Tics are common among children. And not all children with tics require treatments. The goal of this post is to describe occasions when medical treatments should be considered.
DO WE NEED TO TREAT?
Some children have mild tics. They are referred to medical specialists because family members, teachers, or primary physicians become concerned about the new-onset of abnormal movements and/or sounds that are tics. But often the child is unaware of the new movements or sounds (or unconcerned about them). When tics are mild and do not affect daily activities, medical treatment is not needed.
WHEN TO CONSIDER TREATMENT
Tics can be severe, and when they are, treatment should be considered. The following situations are examples of when to consider seeking treatment.
Tics cause pain
Certain stretching movements with tics, especially involving the neck and shoulders, can cause pain or discomfort. Treatment should be considered whenever tics are thought to produce pain.
Tics affect daily activities
Both motor and vocal tics can be disruptive in a classroom (or other) environment. Motor tics can interfere with daily activities and sports. Vocal tics can impair the pronunciation of words. If tics impair normal daily activities, treatment should be considered.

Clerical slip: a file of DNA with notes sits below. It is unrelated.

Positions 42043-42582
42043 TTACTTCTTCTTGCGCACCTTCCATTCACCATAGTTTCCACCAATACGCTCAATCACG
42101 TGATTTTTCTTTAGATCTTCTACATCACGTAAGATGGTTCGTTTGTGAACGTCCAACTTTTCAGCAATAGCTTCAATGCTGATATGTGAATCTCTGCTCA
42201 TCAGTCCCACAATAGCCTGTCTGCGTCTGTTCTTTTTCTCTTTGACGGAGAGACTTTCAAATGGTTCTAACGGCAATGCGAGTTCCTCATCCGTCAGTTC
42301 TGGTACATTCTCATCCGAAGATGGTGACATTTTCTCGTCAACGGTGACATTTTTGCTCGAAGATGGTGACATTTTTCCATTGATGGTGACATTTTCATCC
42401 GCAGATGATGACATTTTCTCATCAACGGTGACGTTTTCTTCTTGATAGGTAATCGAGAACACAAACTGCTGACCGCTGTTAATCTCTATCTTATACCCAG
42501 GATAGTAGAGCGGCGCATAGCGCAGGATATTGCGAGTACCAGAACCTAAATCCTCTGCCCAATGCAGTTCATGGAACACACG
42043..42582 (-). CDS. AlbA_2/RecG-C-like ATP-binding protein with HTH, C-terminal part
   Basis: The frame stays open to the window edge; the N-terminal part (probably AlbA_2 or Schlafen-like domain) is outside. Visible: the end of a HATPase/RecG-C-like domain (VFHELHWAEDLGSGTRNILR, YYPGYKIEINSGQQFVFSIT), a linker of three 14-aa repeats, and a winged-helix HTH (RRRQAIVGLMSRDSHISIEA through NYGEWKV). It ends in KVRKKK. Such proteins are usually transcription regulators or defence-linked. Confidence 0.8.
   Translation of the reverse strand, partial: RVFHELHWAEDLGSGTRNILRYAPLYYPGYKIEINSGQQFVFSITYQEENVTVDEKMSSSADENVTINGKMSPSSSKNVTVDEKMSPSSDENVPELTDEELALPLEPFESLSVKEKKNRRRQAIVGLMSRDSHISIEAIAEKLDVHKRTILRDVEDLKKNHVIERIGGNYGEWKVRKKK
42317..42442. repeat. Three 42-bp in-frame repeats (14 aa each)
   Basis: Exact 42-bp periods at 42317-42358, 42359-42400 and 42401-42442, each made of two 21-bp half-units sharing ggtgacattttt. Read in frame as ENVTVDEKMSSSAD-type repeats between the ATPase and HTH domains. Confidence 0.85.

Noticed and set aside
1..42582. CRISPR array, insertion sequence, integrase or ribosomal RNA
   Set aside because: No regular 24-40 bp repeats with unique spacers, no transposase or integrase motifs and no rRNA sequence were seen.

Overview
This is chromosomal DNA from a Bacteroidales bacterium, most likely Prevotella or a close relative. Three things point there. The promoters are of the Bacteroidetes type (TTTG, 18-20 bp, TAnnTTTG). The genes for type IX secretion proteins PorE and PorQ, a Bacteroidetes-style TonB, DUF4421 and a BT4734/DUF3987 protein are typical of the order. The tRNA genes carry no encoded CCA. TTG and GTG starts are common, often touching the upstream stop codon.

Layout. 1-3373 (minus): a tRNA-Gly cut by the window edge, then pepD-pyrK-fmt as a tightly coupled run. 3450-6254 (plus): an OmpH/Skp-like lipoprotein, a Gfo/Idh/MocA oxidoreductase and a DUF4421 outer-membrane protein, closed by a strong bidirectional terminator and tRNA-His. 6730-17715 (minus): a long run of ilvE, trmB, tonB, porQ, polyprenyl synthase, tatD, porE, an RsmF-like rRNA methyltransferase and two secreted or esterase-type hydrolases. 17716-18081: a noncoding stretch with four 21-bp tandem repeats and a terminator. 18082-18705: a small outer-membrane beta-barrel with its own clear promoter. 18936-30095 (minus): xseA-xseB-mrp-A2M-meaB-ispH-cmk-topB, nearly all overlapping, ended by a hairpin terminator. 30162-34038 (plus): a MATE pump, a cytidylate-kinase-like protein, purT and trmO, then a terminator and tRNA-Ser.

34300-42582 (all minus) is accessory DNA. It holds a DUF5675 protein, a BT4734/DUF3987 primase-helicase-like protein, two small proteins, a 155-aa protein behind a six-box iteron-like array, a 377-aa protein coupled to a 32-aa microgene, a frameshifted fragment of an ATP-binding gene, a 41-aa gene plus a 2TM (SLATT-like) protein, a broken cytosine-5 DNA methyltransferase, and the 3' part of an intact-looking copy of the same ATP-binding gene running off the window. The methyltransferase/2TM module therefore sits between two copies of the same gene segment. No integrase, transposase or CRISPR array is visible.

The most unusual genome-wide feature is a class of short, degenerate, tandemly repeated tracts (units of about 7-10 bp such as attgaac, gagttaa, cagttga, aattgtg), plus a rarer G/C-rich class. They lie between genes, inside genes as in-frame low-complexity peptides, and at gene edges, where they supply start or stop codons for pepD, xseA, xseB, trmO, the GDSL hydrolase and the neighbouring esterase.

Tics affect social functioning
Young children might not be aware of their tics or they might not be concerned by them, even when the movements or sounds are quite noticeable to others. Usually, treatment is not necessary when the patient is not concerned. However, when tics draw negative attention from peers or cause the individual to avoid social situations because of embarrassment, treatment may be helpful.
Comorbidities are present
In a previous post, comorbidities were defined as additional medical conditions that are commonly present with the primary condition. Common comorbid conditions with tics include attention deficit-hyperactivity disorder (ADHD), obsessive-compulsive disorder (OCD), and depression. It is common for a patient with tics to have at least one comorbid condition.1 When present, these conditions may warrant treatment, although treatment of the tics themselves may or may not be necessary.
The specific types of treatments for tics will be discussed in the next post.
¹Hirschtritt ME, Lee PC, Pauls DL, et al. Lifetime prevalence, age of risk, and genetic relationships of comorbid psychiatric disorders in Tourette’s syndrome. JAMA Psychiatry. 2015;72:325-333.